For the Beauty of the Earth

Chaconne R. Benifield

“For the Beauty Of the Earth”

Praeludium & Fuga in C from “Ariadne Musica” J.C.F. Fischer (1656-1746)

Folliott Sandford Pierpoint (1835-1917) was born at Spa Villa, Bath, England, and educated at Cambridge, earning his degree in Classics with honors. He taught Classics at Somersetshire College, and eventually retired from academics to become a writer, spending most of his life in Bath and the south-west of England. Pierpoint died at the age of 82.

While in Bath he published The Chalice of Nature and Other Poems, republished in 1878 as Songs of Love, The Chalice of Nature and Lyra Jesu. He also contributed hymns to the Churchman’s Companion, The Lyra Eucharistica, etc. He ultimately published seven volumes of poetry.

His most famous hymn is “For the Beauty of the Earth”, originally intended as a communion hymn. Pierpoint was 29 at the time he wrote this hymn, inspired by the beauty of the surrounding countryside. The story goes that Pierpoint was taking a walk one late spring day, in the lovely area surrounding his home in Bath. Overwhelmed with the beauty he saw, he sat down and wrote “For the Beauty of the Earth” (and the beauty of our minds and senses, and family, and friends, and the church, and…) This hymn is rather unique in that the only sentiment it expresses is gratitude.

Originally the refrain ended “Christ, our God, to Thee we raise this our Sacrifice of Praise.” (it now reads “Lord of all, to Thee we raise this our hymn of grateful praise).

Concerning the postlude: Ariadne Musica is a collection of organ music by Johann Caspar Ferdinand Fischer, first published in 1702. The main part of the collection is a cycle of 20 preludes and fugues in different keys, so Ariadne Musica is considered an important precursor to J.S. Bach’s epochal _Well-Tempered Clavier_, in which Bach ‘finishes the job’ with a prelude and fugue in all 24 major and minor keys — Bach was the first to do this. Others have followed, e.g. Chopin’s set of preludes in all 24 major and minor keys, and Scriabin’s, and Shastakovich’s… Traditionally the first piece in all these sets is in C major, a precedent set by Fischer and followed by Bach et al.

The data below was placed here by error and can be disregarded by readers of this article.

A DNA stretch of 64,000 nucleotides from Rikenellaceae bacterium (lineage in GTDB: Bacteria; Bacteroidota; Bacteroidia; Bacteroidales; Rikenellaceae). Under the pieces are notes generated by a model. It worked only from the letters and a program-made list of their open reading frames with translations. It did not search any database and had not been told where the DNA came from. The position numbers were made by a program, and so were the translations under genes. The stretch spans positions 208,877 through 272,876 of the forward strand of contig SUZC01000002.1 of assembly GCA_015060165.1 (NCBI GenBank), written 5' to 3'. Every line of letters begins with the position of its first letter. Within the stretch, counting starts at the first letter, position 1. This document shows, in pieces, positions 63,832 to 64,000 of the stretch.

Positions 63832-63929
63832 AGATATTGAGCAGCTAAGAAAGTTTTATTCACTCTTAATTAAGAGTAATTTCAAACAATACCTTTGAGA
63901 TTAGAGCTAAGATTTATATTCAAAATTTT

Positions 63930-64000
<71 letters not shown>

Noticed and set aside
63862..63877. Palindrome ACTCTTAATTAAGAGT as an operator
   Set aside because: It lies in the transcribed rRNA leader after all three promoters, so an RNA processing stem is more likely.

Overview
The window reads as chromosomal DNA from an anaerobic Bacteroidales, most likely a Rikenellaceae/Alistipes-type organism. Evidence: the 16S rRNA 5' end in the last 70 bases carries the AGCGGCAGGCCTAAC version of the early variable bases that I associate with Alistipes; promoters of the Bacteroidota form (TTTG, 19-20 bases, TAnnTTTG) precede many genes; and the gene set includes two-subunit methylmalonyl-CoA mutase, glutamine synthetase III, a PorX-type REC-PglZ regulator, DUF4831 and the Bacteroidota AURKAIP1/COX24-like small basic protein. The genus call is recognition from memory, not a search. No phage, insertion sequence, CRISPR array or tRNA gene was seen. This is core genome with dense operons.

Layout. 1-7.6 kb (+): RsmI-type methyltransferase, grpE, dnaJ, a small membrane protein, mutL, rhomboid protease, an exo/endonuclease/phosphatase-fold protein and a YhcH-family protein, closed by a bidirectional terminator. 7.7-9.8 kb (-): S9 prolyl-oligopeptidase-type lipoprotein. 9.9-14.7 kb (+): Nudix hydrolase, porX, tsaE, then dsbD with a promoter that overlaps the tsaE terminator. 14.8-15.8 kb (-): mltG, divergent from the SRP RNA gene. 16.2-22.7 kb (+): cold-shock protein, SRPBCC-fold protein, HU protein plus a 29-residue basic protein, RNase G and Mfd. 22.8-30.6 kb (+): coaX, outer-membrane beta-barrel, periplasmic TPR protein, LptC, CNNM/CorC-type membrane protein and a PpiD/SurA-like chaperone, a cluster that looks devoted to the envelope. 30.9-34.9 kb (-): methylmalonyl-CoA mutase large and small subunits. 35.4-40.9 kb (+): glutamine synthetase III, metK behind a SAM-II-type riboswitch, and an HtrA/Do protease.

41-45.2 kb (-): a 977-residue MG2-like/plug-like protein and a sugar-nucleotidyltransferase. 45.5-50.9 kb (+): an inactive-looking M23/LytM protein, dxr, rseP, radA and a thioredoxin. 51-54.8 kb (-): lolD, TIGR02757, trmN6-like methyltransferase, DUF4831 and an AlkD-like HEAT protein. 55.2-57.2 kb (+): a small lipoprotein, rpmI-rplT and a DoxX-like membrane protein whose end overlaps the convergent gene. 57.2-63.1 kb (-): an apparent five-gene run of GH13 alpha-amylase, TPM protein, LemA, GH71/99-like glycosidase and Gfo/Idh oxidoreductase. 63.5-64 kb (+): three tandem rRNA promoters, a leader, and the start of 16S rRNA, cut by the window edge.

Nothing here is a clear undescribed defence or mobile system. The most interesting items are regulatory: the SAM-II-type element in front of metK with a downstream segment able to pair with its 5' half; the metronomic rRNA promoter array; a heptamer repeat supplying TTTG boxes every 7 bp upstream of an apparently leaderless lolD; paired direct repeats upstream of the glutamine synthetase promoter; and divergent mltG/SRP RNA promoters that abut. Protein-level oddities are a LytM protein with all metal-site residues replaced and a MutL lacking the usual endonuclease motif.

The title refers to the Greek myth in which Theseus finds his way out of Minotaur’s labyrinth using a ball of thread that Ariadne, daughter of King Minos of Crete, gave him. Similarly, the music in the collection can be said to guide the listener through a labyrinth of keys. Fischer also used Greek mythology to name the pieces in another large scale music collection of his, Musikalischer Parnassus (“Musical Parnassus” — Parnassus being the home of the Muses in Greek mythology).